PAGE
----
Released Wednesday, the study found that 821,000 households opted out of the banking system from 2009 to 2011 and that the so-called unbanked population grew to 8.2 percent of U.S. households.
That means that roughly 17 million adults are without a checking or savings account. Another 51 million adults have a bank account, but use pawnshops, payday lenders or rent-to-own services, the FDIC said. This underbanked population has grown from 18.2 percent to 20.1 percent of households nationwide.
The study also found that one in four households, or 28.3 percent, either had one or no bank account. A third of these households said they do not have enough money to open and fund an account. Minorities, the unemployed, young people and lower-income households are least likely to have accounts.
Stubbornly high unemployment and underemployment have placed millions of Americans in precarious financial positions, leaving them unable to absorb overdraft charges or minimum-balance fees.
In the past year alone, Wells Fargo, Capital One and SunTrust have alerted customers to pending fee hikes on checking accounts or have raised overdraft charges. Banks say service charges are needed to offset the loss of revenue from a cap on debit-card transaction fees imposed by the government.
“Banks need to have pricing and practices that consumers can trust and allow them to build wealth and have economic mobility,” said Deborah Goldstein, chief operating officer at the Center for Responsible Lending.
“If the account fees will leave them worse off, then its going to be a challenge for people to use banking services.”
Banks say it is difficult to make money serving lower-income communities because the cost of managing their accounts outweighs the return.
“There has to be a recognition that there are costs to providing accounts and those costs have to be covered,” said Nessa Feddis, vice president and general counsel at the American Bankers Association. She estimated that it costs banks up to $300 a year to maintain a checking account because of expenses such as processing transactions.
National Community Reinvestment Coalition chief executive John Taylor argued that banks could make up some of that cost by the sheer volume of new accounts.
Feddis disagreed. “You can’t take a losing account and make it up in bulk,” she said. “You’re not going to spend money to lose money.”
Without access to traditional banks, Taylor said, Americans are susceptible to abusive practices at non-bank institutions and are likely to remain trapped in a vicious cycle of financial strain.
“A part of changing the condition of unbanked people is keeping them away from predatory lenders who keep them mired in debt,” he said. “One of the reasons you had all of these mortgage companies preying on low-income communities is because there were no options.”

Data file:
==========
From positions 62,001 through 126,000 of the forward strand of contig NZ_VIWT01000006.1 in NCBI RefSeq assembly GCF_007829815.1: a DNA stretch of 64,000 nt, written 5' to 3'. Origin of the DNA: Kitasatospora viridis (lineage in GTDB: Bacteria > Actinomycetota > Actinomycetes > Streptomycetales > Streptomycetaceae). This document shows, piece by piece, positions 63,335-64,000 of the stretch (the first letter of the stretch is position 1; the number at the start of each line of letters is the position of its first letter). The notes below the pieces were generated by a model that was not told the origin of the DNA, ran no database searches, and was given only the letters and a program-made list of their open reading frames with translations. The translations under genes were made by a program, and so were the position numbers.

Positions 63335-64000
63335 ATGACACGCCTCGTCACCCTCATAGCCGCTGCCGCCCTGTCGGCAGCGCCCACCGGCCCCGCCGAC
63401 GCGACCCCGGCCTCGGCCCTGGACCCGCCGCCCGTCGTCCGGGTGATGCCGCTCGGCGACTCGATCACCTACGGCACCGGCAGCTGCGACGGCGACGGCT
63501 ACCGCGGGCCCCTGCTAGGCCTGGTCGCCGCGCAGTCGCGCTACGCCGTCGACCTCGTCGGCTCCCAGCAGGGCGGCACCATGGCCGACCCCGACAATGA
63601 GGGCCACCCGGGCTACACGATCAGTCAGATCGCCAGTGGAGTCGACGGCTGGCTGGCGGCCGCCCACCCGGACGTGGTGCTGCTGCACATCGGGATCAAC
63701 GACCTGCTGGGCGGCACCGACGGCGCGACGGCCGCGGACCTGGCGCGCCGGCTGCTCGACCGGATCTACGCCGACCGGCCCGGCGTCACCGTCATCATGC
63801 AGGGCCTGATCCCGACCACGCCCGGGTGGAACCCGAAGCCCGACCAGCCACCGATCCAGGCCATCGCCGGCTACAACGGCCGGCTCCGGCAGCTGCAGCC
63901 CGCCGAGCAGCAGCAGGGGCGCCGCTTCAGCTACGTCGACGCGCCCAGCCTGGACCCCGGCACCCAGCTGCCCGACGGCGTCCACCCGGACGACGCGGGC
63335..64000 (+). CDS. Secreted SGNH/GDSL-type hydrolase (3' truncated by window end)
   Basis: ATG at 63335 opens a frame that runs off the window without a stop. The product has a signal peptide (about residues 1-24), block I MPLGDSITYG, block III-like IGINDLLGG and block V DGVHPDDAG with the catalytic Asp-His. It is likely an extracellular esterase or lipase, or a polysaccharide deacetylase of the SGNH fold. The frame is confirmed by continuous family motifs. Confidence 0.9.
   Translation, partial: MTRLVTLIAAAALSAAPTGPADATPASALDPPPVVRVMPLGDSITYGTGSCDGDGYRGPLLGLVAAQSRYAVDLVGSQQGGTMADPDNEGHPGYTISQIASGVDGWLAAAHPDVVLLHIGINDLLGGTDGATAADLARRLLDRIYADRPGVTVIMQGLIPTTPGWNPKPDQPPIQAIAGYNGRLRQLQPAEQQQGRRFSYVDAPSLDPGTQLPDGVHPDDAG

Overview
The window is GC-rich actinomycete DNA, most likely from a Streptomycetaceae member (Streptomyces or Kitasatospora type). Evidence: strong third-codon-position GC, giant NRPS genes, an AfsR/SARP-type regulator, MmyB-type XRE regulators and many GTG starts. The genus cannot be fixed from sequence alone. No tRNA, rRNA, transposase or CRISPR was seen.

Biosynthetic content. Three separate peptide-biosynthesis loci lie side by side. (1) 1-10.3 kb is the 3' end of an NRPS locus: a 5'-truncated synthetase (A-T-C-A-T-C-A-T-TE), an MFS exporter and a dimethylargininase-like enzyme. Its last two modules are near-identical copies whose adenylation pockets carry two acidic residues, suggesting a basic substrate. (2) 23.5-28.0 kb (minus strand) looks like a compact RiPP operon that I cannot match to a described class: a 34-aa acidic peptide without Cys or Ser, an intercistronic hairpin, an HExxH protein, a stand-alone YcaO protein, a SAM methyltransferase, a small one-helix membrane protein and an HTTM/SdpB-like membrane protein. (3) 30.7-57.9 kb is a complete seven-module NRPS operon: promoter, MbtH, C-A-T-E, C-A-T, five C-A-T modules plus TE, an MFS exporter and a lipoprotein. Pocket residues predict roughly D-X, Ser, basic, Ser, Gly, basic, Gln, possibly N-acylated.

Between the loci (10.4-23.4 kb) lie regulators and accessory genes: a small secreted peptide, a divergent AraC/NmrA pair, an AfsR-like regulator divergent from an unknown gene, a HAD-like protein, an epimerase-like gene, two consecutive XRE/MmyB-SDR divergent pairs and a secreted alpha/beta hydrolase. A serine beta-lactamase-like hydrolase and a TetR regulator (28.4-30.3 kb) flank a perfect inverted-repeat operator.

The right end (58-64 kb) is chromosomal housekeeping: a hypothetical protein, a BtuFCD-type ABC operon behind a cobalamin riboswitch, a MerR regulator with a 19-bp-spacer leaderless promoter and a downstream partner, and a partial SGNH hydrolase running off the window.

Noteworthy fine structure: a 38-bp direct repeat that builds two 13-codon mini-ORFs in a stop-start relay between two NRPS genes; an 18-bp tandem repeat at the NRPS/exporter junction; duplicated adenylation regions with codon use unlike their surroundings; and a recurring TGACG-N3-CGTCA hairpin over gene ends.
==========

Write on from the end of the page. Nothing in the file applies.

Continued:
A report from SNL Financial in April showed that banks have closed dozens of branches in neighborhoods with a median household income of $25,000 or less since 2007, shifting resources to areas where the median income is $100,000 or more.
“The [Community Reinvestment Act] has had a significant impact over the last 30 years, but did not contemplate some of the new abuses that we’re seeing and the way banking has changed,” Goldstein said. “But we’ve now seen financial reform that includes additional consumer protection.”
Congress passed the act in 1977 to address the shortage of credit available to low- and moderate-income neighborhoods. Consumer advocates, however, say that regulation has fallen short of ensuring that banks offer reasonably priced services.
The newly minted Consumer Financial Protection Bureau has jurisdiction over non-bank institutions and plans to weed out predatory practices. The agency reviews compliance with federal consumer financial laws such as the Fair Credit Act.
In the past year, a quarter of households have used at least one type of alternative financial service, such as a tax refund anticipation loan or money order, the FDIC study found. Some households, 7.5 percent, said they simply did not trust or feel comfortable dealing with banks. Another 6.6 percent said they could not open accounts because they lacked required identification or suffered from poor credit.
A growing number of consumers without bank accounts are turning to prepaid cards, with nearly 18 percent of households, up from 12 percent in 2009, reporting the use of such products.
Feddis of the banking association said prepaid cards are an innovative tool that banks could use to serve lower-income communities without incurring much cost.
“There are fewer ways to access the account, so there are fewer opportunities for fraud, which banks pay a lot to protect against,” she said.